Brian McCallister on 22 Nov 2005 00:33:27 -0000

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Re: [PhillyOnRails] a little hold 'em code ... help please

On Nov 21, 2005, at 3:54 PM, Chris Braddock wrote:

irb(main):003:0> ary2 = %W(2 3 4 5 6 7 8 9 10 J Q K #{ace})
=> ["2", "3", "4", "5", "6", "7", "8", "9", "10", "J", "Q", "K", "A"]

It just saves some typing for a common case =)

Does that accomplish something for this specific case or were you just bringing %W to my attention?

Just bringing it to your attention as I mentioned %w.

class Deck def each @deck.each { |card| yield card } end end

I like the first, personally, but either works, and each, traditionally, uses yield not an explicit param

Phew. Pretty cool. I guess this is the sort of thing where I'm going to have to rearrange my thinking patterns to embrace OO.

So was I right in my guess that the reason I have to use deck.deck to begin with is that the 'deck' before the period points to the object deck and the second 'deck' points to the instance variable @deck?


I still don't quite grasp why I can't return @deck in Deck#initialize and have a pointer directly to the @deck instance var.

Initialize is called by the constructor (new) and any return value is discarded. Constructors (new) return the thing being constructed by definition.

If you wanted to just return the array, consider:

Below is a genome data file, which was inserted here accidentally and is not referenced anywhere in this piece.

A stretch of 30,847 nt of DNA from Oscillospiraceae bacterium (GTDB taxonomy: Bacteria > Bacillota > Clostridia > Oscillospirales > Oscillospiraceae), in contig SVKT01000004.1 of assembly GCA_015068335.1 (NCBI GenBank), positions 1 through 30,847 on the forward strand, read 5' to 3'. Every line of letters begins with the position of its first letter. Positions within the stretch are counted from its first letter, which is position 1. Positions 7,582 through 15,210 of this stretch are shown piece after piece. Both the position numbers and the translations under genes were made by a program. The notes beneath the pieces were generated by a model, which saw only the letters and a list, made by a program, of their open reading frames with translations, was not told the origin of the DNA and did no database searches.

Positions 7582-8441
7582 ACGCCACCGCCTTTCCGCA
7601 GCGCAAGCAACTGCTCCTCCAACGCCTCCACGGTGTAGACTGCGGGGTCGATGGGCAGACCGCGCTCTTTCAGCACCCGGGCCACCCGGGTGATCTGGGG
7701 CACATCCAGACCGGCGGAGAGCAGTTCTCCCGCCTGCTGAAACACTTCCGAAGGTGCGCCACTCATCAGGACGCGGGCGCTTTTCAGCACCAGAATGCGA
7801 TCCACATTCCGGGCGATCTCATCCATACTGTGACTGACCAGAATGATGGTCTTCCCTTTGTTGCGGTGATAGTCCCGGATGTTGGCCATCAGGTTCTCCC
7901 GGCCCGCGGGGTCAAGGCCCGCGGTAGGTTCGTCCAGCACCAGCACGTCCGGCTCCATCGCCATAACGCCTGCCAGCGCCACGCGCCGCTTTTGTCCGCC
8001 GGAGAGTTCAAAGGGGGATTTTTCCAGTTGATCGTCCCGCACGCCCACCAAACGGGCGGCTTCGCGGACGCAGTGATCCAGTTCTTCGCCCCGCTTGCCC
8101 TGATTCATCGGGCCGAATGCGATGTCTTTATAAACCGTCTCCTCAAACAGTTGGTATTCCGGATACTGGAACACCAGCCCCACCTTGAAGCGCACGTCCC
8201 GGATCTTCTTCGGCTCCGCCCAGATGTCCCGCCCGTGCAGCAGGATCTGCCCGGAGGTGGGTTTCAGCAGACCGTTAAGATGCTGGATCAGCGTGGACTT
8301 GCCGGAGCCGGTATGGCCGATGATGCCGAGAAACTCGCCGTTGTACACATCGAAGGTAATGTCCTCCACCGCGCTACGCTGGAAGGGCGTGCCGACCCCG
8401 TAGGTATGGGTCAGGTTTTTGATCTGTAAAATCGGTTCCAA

module Deck

  def create_deck

instead, which is more in line with passing around a data structure to functions designed to operate on that data structure. OO purists start coughing and complaining at stuff like this though =) Regardless, sometimes it is stil the thing to do =)

In this case I think it makes more sense to have a Deck class which you can iterate, and which defines deck specific operations (cut, for example, which takes an index and cuts the deck at that index).

It would be interesting to implement shuffle using the actual shuffle algorithm: cut at the mid point, merge every other with a 50/50 chance of a given side going "first", repeat seven times. It isn't *truly* random, but is the algorithm classically used for shuffling by hand.

Also I kind of expected that someone might come back and say it doesn't make sense to have the object that just points to the array and suggest I structure it differently altogether.

No, it makes complete sense to use an array internally to hold data if you have operations on it. You *could* use a pseduo-prototype approach and add singleton methods to the particular array:

# readable version
deck = %w(2 3 4 5 6 7 8 9 10 J Q K A)
deck.instance_eval do
    def cut index
        first, second = self[0, index], self[index, length]
        replace(second + first)

deck.cut 7

# in irb irb(main):012:0> deck = %w(2 3 4 5 6 7 8 9 10 J Q K A) => ["2", "3", "4", "5", "6", "7", "8", "9", "10", "J", "Q", "K", "A"] irb(main):013:0> deck.instance_eval do irb(main):014:1* def cut index irb(main):015:2> first, second = self[0,index], self[index, length] irb(main):016:2> replace(second + first) irb(main):017:2> end irb(main):018:1> end => nil irb(main):019:0> deck.cut 7 => ["9", "10", "J", "Q", "K", "A", "2", "3", "4", "5", "6", "7", "8"] irb(main):020:0>

This would not be idiommatic however, as ruby rather encourages classes. I think your approach of defining a Deck class makes perfect sense. If you wanted to generalize it, you might mix in Enumerable so that you get the select, inject, etc methods. On the other hand, if you don't need them, don't. Anyone else using it can just reopen your class and mix it in if they need them.


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